About Beijing Qiaonyu Foundation 
The mission of BQF is to protect the earth and nature, and conserve biodiversity. We aspire to become one of the most influential Nature Conservation Agencies in the world. 
 
About WildCRU 
David Macdonald founded the Wildlife Conservation Research Unit (WildCRU) in 1986 at the University of Oxford. Now the foremost University-based centre for biodiversity conservation, the mission of the WildCRU is to achieve practical solutions to conservation problems through original research. WildCRU is particularly renowned for its work with wild carnivores, especially wild cats, including its long-running studies on lion and clouded leopard. Its training centre for early-career conservationists, so far from 32 countries, produces experts and future leaders in global conservation. Visit wildcru.org

Beautifully melodic, the dulcet tones of pop artist Miley Cyrus adds emotional urgency to a new campaign by Pacific Wild. #SAVEBCBEARS is a socially empowered initiative to draw attention to a government loophole being exploited by hunters in British Columbia, where bears are being hunted for food under a law that technically only bans trophy hunting.

The initiative’s centrepiece is an online video featuring Miley Cyrus performing a rendition of Teddy Bears’ Picnic against the backdrop of an empty wilderness. Head to savebcbears.org to listen to Miley’s new acoustic cover as she joins the efforts of Pacific Wild to work towards the protection of one of the most iconic, intelligent, slowest-reproducing land mammals in British Columbia.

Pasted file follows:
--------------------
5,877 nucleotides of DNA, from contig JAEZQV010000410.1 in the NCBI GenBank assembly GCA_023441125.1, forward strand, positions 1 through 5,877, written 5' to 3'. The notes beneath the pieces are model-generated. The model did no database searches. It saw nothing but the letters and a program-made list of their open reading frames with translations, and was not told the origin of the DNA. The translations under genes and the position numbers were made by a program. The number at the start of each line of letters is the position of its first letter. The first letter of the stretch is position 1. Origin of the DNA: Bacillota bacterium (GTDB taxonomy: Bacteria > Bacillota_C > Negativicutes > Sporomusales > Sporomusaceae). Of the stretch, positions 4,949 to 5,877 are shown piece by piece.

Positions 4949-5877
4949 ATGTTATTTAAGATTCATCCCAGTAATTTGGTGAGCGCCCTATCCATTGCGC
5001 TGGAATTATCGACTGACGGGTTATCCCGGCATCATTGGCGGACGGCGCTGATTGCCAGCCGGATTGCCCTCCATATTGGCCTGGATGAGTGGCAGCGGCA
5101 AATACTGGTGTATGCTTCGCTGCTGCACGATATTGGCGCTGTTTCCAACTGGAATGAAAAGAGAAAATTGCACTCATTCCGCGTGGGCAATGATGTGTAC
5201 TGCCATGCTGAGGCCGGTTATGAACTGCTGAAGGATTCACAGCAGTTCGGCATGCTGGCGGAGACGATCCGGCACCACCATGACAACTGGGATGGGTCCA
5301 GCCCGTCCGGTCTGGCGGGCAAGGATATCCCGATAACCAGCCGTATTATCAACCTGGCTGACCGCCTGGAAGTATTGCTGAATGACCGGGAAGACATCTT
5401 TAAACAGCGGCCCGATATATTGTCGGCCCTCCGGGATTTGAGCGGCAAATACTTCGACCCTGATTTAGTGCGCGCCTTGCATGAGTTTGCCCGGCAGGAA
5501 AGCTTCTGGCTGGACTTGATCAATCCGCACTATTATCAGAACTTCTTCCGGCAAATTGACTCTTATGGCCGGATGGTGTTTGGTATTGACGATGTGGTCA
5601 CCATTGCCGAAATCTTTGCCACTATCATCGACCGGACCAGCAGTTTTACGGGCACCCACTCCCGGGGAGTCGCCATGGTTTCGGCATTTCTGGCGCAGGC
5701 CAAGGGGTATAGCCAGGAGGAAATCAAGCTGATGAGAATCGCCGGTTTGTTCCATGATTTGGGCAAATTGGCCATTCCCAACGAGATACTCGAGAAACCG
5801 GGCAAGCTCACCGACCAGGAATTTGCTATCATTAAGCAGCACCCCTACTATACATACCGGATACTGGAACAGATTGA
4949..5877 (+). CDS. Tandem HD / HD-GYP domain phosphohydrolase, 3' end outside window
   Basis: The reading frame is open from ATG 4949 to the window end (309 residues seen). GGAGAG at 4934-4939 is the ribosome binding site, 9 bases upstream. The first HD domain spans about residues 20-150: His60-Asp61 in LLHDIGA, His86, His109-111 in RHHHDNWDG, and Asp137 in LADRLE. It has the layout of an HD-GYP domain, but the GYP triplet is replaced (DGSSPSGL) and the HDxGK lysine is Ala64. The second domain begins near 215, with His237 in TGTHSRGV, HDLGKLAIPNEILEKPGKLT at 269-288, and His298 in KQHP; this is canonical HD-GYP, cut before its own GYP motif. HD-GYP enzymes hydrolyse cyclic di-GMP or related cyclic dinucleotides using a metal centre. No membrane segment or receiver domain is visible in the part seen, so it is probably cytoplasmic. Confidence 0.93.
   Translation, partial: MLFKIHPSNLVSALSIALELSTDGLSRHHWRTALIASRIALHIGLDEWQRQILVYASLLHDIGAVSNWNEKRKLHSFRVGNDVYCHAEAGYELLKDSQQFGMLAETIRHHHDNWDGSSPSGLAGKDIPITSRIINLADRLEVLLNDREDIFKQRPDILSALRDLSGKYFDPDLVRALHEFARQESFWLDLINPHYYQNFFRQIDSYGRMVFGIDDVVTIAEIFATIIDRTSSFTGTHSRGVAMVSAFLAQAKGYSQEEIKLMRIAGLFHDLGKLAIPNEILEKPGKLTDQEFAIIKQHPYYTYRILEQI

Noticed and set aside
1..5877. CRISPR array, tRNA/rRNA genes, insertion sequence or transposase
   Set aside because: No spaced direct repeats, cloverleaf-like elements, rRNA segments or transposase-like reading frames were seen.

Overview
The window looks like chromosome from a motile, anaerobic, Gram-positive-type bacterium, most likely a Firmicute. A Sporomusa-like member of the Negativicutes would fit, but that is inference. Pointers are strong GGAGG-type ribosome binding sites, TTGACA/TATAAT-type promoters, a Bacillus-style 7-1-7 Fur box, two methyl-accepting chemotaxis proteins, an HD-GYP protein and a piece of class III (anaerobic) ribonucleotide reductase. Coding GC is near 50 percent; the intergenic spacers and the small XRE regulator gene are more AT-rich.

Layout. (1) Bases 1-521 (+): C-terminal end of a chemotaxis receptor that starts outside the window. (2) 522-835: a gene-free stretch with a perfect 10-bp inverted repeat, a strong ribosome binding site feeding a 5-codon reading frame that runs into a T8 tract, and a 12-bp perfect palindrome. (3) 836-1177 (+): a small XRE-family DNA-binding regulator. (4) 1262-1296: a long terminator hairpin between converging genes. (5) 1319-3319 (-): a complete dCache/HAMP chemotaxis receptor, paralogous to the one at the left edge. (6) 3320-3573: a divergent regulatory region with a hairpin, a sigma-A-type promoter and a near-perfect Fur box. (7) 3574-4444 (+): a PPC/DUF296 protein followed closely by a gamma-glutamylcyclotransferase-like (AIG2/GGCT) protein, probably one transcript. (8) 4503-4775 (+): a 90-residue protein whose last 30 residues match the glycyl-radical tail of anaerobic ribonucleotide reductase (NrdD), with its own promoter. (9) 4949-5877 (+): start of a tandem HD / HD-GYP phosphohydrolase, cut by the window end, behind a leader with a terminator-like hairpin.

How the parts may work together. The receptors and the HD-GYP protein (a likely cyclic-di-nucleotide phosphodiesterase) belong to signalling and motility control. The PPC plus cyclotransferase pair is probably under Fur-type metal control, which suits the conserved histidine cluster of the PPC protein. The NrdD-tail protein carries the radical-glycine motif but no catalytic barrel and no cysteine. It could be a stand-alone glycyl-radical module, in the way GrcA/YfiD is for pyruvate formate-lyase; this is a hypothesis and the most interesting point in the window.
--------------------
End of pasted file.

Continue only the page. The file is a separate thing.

You would rightly presume the presence of bears in a land known for them, would be fiercely protected by the powers that be—yet bears, an essential element of the ecosystem, need public outrage and support to enforce stricter laws for their preservation.

On August 14th, the NDP government announced a ban on the grizzly bear trophy hunt province-wide and a stop to all hunting of grizzlies in the Great Bear Rainforest—after the fall hunt, which began the day after the announcement. This year, the Fall hunt has been extended from August 15 to November 30, 2017.

In the fall hunt female grizzlies may be pregnant when they are hunted. In the spring hunt, female bears are often shot due to mistaken identity leaving their cubs to perish. Grizzly bears have the second lowest reproduction rate of North American land mammals. Economically, BC’s grizzly bear trophy hunt threatens the growing and sustainable wildlife-based tourism industry. Eco-tourism and bear viewing attract thousands of people to BC every year and create sustainable employment. There is simply no scientific, ethical or economic rationale for the hunt.

The changes by the NDP government still allow for the killing of grizzlies in the rest of the province so long as hunters take the bear’s edible portions. This does not make for a true end to trophy hunting; it is a loophole that may lead to more poaching for valuable trophies, and it is unclear how it will be enforced. Grizzly bear meat is rarely eaten by hunters. Even if the meat must be checked by a Conservation Officer, it could still be discarded afterwards. We do not oppose hunting for food, but one of the most powerful, intelligent, slowest-reproducing, and farthest ranging land mammals is not a necessary or ethical food source.

British Columbia is one of the last refuges of the grizzly bear, which once roamed widely across North America. Despite widespread opposition, our government continues to treat this vulnerable and iconic species as an expendable resource.

Your voice matters. Miley Cyrus is working with Pacific Wild to advocate for the long-term survival of grizzly bears. Join us today in the #SAVEBCBEARS movement, alongside 90% of British Columbians, including Coastal First Nations, who wish to see an end to this barbaric hunt. Make your own version of our campaign video and sign the petition.